Full-time years included occasional news ‘boo-boos’|Part 4 of 5

Published 12:00 am Thursday, October 8, 2009

It’s National Newspaper Week. Feature writer Gordon Cotton, also a historian, author and former director of the Old Court House Museum, prepared a five-part series on his more than 50-year association with newspapers. It continues through Friday.

For five years, starting in October 1965, I mixed the classroom and the newsroom, teaching all week at Warren Central and spending my weekends at the Post. After college, I had taught at Jett and Redwood high schools and Holmes Junior College. I loved my students, loved teaching, but the ink was still in my veins.

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I never had more considerate bosses than the three Cashmans I’ve worked for — Louis Jr., Mary Louise and Pat.

I started working full time at the Post in the summer of 1970. I missed my students, but they still came to see me during the Saturday night shifts (I was usually in the office until at least midnight).

One night Anne Logue, a wonderful student who had gone off to college, came to visit and brought a friend with her, a girl I had never seen before. I got up from my desk and with outstretched arms practically ran across the office saying things like, “Oh, you gorgeous creature,” and Anne, beaming, responded with outstretched arms — and I went right on past her and hugged her friend. I guess the devil made me do it. Anne forgave me.

In publishing a weekly, most stories can wait until the next week if you miss the deadline; not so with a daily.

Once I was sent to take a photo of the high brass of the Coast Guard being piped aboard. There was hardly time to take the pictures, get back to the office, develop the film, print it and get it on the front page before press time — but I did it and was so proud until the paper came out and it was noticed that the men were saluting with their left hands. I had printed the negative backward.

Mistakes will be made, regardless, and most of the time all you can do is grin and bear it. Once an obituary for a funeral to take place at the Catholic church told of “The Mass or the Resurrection.” Of course it should have been of, not or. My boss, Charlie Faulk, managing editor, said he was going to take his camera, just in case.

Another boo-boo occurred when Annie Lee Guider reported on a speech by the Italian ambassador who told of the “high cost of loving in Rome.” Maybe it wasn’t a mistake.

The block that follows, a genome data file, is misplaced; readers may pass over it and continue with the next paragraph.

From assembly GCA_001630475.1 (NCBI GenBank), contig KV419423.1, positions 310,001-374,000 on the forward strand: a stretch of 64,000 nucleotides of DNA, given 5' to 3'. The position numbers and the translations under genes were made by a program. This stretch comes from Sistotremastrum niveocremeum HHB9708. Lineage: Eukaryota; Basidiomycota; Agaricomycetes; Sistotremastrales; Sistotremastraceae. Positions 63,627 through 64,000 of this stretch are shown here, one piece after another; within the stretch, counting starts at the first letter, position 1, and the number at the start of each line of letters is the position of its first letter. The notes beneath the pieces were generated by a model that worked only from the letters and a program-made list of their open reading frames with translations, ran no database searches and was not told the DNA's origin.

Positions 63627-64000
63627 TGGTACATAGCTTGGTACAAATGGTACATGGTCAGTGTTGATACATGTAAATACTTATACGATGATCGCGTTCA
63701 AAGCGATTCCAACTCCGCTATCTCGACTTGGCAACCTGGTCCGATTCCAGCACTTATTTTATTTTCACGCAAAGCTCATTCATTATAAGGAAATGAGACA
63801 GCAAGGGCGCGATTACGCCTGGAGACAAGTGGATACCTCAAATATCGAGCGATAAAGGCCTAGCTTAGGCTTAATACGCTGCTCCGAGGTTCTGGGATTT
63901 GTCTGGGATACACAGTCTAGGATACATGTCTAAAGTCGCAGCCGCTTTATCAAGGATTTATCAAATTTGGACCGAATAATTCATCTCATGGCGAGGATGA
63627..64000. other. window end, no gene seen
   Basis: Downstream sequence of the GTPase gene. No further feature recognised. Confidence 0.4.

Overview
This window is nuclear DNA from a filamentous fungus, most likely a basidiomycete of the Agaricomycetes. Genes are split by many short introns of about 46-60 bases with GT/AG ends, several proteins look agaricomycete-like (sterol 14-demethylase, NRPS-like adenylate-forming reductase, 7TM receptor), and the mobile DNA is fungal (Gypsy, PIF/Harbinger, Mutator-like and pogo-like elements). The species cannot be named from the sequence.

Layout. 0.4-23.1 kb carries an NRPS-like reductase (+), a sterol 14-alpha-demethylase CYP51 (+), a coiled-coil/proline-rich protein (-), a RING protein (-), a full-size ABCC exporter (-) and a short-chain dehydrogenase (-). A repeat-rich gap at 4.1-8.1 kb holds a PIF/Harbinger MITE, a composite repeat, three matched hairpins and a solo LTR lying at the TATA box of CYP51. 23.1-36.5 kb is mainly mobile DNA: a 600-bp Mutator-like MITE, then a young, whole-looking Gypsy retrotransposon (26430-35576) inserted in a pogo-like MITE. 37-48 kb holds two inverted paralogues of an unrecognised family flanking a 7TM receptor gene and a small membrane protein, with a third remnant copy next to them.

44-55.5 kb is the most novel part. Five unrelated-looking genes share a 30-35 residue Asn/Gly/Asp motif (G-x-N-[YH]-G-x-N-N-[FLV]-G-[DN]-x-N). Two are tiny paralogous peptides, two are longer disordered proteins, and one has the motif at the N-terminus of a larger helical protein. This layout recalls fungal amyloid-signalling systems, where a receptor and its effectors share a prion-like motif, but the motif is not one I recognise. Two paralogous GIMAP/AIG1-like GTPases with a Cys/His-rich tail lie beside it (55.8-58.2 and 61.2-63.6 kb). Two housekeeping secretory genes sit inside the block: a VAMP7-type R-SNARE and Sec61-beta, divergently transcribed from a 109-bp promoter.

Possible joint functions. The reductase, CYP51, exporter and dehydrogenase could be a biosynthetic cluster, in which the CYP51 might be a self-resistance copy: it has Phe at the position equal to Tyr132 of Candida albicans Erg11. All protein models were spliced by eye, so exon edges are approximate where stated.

The best reply in defense of the paper, and of mistakes, was said by Charlie Mitchell many years ago to a teenage relative of mine, Adam Frost. Adam had a picky complaint, and Mitchell said, “Adam, what do you expect for 50 cents?”

Not everybody has the same talents, or so it was discovered when Howard Sit and I were sent, as most Post staffers were, to cover area football games on Friday nights. Billy Ray was sports editor, and he never had enough help — but he never sent us on another assignment.

Howard went to Tallulah and covered the wrong game, and I wrote up mine like a news story with complete sentences, correct punctuation, etc.

There was a lot of camaraderie in the newsroom, all working to put out the best paper possible, all helping one another. There was one exception. The new guy was from Pennsylvania and didn’t do a whole lot, as best I could tell. Friday afternoons were always hectic, and one of my jobs was to put together the dummies for the Sunday edition.

One day the new guy casually walked up to my desk which was piled high and said, “What can I do to help?” and I replied, “Move back to Pennsylvania.” He didn’t offer again, but he did move.

One of my favorite local journalists was V. Blaine Russell who worked for the Post for over 40 years and wrote a daily column called “Vicksburesque.” Mr. Russell never owned a car — he walked just about everywhere, hitching a ride to out-of-town spots of interest. He mixed the past with the present in his rambles. He took time to see what most people missed.

When Mr. Russell died he was about 90. The day of the funeral was hot and blustery and I along with Louis Cashman and others from the Post were pallbearers. Mr. Cashman fainted at the grave in Cedar Hill, and he was embarrassed, but his wife told him, “It’s OK, Louis, nobody even noticed — they were too busy staring at Gordon because he had on a tie.”

There were always the routine jobs that had to be done, and I envied my uncle, Ridley T. Bailey, who had a weekly in Randolph County, Ala. Space was at a premium, so one week Uncle Bailey ran a front page notice: “The Roanoke City Council met last night but didn’t do anything worth reporting.” How many meetings have I covered that weren’t worth the words that made it into print?

Mr. Cashman (Louis Jr.) loved to tell of how he sent me to another meeting — one at the Old Court House Museum to cover the story of the selection of a new director. That was in 1976.

When I came back, he asked if they had chosen one.

I said, “Yes, sir. Me.”

He realized I was serious and suggested we talk about salary and benefits. I told him I was taking a cut in pay and there were no benefits.

“Then why are you doing this?”

“I just feel like I’m supposed to.”

Telling Charlie Faulk was the hardest, but his reaction was that if I was going to leave, he didn’t know of anywhere he had rather see me go. He had known Eva Whitaker Davis, who founded the museum, had supported “Miss Eva’s” efforts to save the building.

And Mr. Cashman assured me I would always be a part of the Vicksburg Evening Post family.